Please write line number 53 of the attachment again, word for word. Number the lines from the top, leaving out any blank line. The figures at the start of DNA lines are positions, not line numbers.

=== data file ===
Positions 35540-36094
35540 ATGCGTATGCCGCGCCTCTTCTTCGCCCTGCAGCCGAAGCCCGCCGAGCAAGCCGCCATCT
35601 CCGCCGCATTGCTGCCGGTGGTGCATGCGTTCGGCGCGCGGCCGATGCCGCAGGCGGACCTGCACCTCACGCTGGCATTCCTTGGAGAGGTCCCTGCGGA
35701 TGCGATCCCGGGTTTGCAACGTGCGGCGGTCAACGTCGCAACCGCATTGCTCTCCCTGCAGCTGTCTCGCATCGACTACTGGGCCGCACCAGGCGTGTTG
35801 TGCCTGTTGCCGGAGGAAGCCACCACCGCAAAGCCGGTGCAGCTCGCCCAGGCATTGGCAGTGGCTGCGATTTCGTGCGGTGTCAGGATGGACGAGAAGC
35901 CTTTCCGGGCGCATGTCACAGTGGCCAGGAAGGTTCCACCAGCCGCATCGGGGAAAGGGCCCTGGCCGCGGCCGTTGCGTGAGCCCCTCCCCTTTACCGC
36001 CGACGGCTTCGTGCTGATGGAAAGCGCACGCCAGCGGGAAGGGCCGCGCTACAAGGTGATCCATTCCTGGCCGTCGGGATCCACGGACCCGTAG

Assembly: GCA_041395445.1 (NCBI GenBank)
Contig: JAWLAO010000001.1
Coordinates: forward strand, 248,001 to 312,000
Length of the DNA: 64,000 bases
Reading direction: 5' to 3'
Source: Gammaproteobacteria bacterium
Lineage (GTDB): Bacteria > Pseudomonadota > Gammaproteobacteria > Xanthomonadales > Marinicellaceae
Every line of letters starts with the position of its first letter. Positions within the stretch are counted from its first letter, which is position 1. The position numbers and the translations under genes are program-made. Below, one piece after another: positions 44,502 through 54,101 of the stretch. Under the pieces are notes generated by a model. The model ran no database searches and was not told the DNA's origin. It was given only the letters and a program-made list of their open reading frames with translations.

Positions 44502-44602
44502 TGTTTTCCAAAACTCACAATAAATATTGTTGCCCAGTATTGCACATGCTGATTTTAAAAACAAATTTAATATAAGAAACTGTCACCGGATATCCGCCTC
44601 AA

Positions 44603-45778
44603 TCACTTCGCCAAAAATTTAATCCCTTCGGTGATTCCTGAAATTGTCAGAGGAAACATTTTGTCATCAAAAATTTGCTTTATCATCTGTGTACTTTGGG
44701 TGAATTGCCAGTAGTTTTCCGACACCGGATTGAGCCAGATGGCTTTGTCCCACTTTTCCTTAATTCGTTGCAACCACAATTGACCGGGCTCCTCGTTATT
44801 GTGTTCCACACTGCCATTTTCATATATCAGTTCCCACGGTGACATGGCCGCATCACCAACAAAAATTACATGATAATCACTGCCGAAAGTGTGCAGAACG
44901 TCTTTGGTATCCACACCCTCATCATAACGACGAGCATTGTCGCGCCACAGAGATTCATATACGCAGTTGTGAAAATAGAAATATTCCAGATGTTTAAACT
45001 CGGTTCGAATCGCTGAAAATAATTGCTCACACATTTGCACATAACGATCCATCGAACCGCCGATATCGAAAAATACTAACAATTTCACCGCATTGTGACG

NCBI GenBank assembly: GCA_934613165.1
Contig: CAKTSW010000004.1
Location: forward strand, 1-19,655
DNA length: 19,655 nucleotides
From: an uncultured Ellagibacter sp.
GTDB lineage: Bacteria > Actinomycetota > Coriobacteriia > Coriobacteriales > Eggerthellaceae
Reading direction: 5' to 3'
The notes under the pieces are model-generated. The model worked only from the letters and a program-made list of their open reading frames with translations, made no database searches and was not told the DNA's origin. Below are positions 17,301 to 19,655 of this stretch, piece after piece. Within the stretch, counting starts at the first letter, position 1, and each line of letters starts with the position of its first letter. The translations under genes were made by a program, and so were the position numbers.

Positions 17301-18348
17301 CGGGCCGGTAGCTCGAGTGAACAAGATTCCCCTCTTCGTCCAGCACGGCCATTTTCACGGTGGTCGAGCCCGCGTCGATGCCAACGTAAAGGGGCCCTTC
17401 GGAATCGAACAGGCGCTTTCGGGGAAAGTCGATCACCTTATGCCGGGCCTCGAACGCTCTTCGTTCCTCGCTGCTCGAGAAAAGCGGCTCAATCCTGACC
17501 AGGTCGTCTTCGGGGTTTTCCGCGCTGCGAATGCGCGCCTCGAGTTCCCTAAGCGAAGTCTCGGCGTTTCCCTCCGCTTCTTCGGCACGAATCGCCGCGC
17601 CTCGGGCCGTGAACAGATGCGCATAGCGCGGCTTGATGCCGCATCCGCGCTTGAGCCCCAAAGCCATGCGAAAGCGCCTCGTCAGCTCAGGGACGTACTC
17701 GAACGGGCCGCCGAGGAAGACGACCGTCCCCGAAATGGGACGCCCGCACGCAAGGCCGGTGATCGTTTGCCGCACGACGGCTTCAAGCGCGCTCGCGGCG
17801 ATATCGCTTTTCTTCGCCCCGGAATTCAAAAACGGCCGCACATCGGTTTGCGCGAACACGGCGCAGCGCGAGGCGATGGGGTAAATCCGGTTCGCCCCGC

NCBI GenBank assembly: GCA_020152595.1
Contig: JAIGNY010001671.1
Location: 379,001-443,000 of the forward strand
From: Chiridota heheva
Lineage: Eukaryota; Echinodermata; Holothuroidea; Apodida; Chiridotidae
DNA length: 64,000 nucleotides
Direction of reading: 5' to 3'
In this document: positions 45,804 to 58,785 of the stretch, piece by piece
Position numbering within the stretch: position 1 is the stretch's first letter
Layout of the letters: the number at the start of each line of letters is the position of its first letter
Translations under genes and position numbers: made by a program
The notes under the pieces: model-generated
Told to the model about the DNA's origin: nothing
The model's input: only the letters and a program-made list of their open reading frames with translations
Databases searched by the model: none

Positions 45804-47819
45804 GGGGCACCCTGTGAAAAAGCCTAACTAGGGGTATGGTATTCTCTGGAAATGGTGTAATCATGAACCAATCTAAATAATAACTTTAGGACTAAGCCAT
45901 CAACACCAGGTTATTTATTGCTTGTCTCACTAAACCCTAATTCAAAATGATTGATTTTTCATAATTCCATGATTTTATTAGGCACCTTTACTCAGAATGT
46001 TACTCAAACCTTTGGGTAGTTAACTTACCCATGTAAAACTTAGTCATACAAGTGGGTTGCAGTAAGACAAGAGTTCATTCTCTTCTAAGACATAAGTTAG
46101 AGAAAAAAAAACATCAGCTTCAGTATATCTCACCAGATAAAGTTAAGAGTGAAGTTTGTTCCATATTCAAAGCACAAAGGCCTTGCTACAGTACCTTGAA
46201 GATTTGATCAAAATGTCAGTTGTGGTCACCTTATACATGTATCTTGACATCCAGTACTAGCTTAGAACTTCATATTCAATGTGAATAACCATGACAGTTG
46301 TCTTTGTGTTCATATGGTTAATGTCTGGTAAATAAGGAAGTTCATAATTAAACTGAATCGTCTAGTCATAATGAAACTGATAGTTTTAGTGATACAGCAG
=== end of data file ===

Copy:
The model's input: only the letters and a program-made list of their open reading frames with translations